Baltimore Black Panther Party member Marshall “Eddie” Conway has been freed after 43 years and 11 months of incarceration for a crime that he has always maintained he didn’t commit. Conway was convicted of the 1970 killing of Baltimore police officer Donald Sager. He was released this March 4 due to unconstitutional jury instructions by the judge who presided over his trial.
During the 1970s, Conway and many other members of the Black Panther Party were targeted as part of the FBI’s nationwide Cointelpro operation, which sought to eliminate Black leadership in the U.S., no matter whether moderate or militant. Many leading Black Panther members in cities across the country were eliminated by outright murder or were framed up on charges of murder and sentenced to life in prison. This was done with complete collusion between the FBI and local police departments.
As in many similar cases involving Black Panther Party members, prosecutors used what is commonly referred to as a “jailhouse snitch” to bolster their case against Conway. This jailhouse informant, Charles Reynolds, was brought to Baltimore from Detroit to testify, claiming Conway gave him details of the events. Conway was convicted and sentenced to life in prison, despite a lack of any physical evidence linking him to the murder.
Two other Black Panther members were arrested near the crime scene. Jack Ivory Johnson and Jackie Powell both confessed to the killing. This, however, was not satisfactory because they were new to the party branch. Conway was targeted because he was part of the leadership of the Baltimore branch. Conway had suspicions that the branch had been infiltrated by undercover agents — a practice of the FBI. The FBI found out that he was arranging a meeting with the national party leadership to inform them of his suspicions. His many supporters believe this is why he was framed.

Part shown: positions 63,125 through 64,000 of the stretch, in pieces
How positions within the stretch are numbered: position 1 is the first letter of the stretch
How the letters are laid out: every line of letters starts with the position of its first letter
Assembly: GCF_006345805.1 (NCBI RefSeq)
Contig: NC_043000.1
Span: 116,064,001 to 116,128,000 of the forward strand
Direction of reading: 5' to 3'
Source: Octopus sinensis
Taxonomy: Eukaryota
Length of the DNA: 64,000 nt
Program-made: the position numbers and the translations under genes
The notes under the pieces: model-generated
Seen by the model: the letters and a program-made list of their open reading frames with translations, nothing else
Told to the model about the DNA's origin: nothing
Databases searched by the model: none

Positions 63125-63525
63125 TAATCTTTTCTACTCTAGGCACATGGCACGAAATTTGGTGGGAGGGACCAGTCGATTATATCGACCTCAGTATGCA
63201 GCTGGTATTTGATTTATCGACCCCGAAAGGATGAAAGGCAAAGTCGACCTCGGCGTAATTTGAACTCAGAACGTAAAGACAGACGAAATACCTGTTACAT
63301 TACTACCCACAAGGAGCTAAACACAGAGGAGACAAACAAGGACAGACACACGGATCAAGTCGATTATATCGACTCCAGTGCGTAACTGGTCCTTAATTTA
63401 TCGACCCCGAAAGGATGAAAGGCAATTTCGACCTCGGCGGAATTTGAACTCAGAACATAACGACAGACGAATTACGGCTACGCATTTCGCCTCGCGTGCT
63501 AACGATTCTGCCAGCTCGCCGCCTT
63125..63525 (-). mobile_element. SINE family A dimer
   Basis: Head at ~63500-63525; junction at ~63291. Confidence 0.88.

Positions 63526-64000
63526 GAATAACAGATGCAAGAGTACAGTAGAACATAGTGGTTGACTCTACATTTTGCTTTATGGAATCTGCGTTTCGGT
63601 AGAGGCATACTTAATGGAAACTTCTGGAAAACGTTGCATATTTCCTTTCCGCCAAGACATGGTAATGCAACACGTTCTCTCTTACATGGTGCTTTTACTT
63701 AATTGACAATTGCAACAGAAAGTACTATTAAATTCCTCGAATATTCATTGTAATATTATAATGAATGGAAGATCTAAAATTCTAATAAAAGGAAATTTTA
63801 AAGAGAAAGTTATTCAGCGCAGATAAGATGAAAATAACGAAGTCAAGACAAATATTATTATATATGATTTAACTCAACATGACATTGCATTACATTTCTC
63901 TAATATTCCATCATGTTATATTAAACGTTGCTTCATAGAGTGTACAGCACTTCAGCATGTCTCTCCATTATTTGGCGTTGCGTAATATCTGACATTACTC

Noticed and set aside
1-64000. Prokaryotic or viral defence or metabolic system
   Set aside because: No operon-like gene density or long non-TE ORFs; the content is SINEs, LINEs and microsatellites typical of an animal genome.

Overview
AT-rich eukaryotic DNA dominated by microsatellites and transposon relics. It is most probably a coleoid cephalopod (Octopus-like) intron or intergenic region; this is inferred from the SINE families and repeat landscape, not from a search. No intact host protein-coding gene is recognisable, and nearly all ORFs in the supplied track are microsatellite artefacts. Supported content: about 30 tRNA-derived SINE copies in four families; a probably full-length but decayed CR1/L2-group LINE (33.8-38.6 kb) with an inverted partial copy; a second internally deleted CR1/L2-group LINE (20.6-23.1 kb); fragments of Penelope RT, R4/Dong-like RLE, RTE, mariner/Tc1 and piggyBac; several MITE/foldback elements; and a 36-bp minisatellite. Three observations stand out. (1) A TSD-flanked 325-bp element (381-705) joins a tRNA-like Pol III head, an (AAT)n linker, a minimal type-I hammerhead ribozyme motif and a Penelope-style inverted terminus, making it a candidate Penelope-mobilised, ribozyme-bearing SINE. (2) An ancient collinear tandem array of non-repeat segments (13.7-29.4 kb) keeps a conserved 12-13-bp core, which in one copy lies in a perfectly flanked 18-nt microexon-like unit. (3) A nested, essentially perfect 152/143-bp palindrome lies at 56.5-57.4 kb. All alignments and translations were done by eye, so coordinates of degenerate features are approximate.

In Baltimore, many support groups continued the struggle for Conway’s freedom, which included the efforts of various lawyers and the use of legal maneuvers. He finally got a break due to a Maryland Court of Appeals ruling in 2012 that verdicts before 1980 were invalid because of faulty jury instructions. Current Baltimore City State’s Attorney Greg Bernstein did not believe a new trial would end in a conviction after so many years and made a deal to release Conway on time served if he agreed to drop his court fight. At age 67, Conway was finally freed.
This case mirrors well over 100 other cases of longtime incarcerated members of the Black Panther Party. It has only been the continued people’s struggle for justice that has finally freed some, while the struggle continues to honor the memory of those murdered by the FBI and local police, both covert and outright. It was the struggle that freed Conway, Geronimo Ji Jaga Pratt and members of the Angola 3, and that stopped the execution of Mumia Abu-Jamal and gained his release from death row to the prison general population.
The fight will continue until all heroes of the struggle for Black liberation are freed from the prisons of the capitalist state and the ultimate power is in the hands of the people. All power to the people! n